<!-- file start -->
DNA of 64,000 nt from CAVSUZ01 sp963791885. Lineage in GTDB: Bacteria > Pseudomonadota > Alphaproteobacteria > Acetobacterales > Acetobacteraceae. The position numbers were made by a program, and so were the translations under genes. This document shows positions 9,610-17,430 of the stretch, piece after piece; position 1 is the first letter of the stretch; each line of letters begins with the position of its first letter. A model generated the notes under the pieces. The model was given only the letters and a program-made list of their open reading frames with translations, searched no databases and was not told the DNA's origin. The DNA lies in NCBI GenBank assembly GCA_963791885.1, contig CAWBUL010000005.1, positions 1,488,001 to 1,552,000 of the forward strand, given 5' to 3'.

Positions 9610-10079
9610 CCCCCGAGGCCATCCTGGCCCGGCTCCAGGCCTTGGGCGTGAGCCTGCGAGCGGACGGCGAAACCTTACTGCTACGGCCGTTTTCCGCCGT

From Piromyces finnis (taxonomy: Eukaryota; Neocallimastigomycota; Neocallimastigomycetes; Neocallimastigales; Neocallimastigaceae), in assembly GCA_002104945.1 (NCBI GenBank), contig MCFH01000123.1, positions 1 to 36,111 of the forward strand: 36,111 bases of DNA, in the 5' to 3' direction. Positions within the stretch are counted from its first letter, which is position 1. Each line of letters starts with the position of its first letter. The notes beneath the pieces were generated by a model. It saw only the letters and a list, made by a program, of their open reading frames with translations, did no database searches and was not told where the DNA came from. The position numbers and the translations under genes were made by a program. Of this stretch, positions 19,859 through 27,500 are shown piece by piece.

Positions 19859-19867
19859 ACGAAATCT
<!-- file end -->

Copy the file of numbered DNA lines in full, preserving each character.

DNA of 64,000 nt from CAVSUZ01 sp963791885. Lineage in GTDB: Bacteria > Pseudomonadota > Alphaproteobacteria > Acetobacterales > Acetobacteraceae. The position numbers were made by a program, and so were the translations under genes. This document shows positions 9,610-17,430 of the stretch, piece after piece; position 1 is the first letter of the stretch; each line of letters begins with the position of its first letter. A model generated the notes under the pieces. The model was given only the letters and a program-made list of their open reading frames with translations, searched no databases and was not told the DNA's origin. The DNA lies in NCBI GenBank assembly GCA_963791885.1, contig CAWBUL010000005.1, positions 1,488,001 to 1,552,000 of the forward strand, given 5' to 3'.

Positions 9610-10079
9610 CCCCCGAGGCCATCCTGGCCCGGCTCCAGGCCTTGGGCGTGAGCCTGCGAGCGGACGGCGAAACCTTACTGCTACGGCCGTTTTCCGCCGT

From Piromyces finnis (taxonomy: Eukaryota; Neocallimastigomycota; Neocallimastigomycetes; Neocallimastigales; Neocallimastigaceae), in assembly GCA_002104945.1 (NCBI GenBank), contig MCFH01000123.1, positions 1 to 36,111 of the forward strand: 36,111 bases of DNA, in the 5' to 3' direction. Positions within the stretch are counted from its first letter, which is position 1. Each line of letters starts with the position of its first letter. The notes beneath the pieces were generated by a model. It saw only the letters and a list, made by a program, of their open reading frames with translations, did no database searches and was not told where the DNA came from. The position numbers and the translations under genes were made by a program. Of this stretch, positions 19,859 through 27,500 are shown piece by piece.

Positions 19859-19867
19859 ACGAAATCT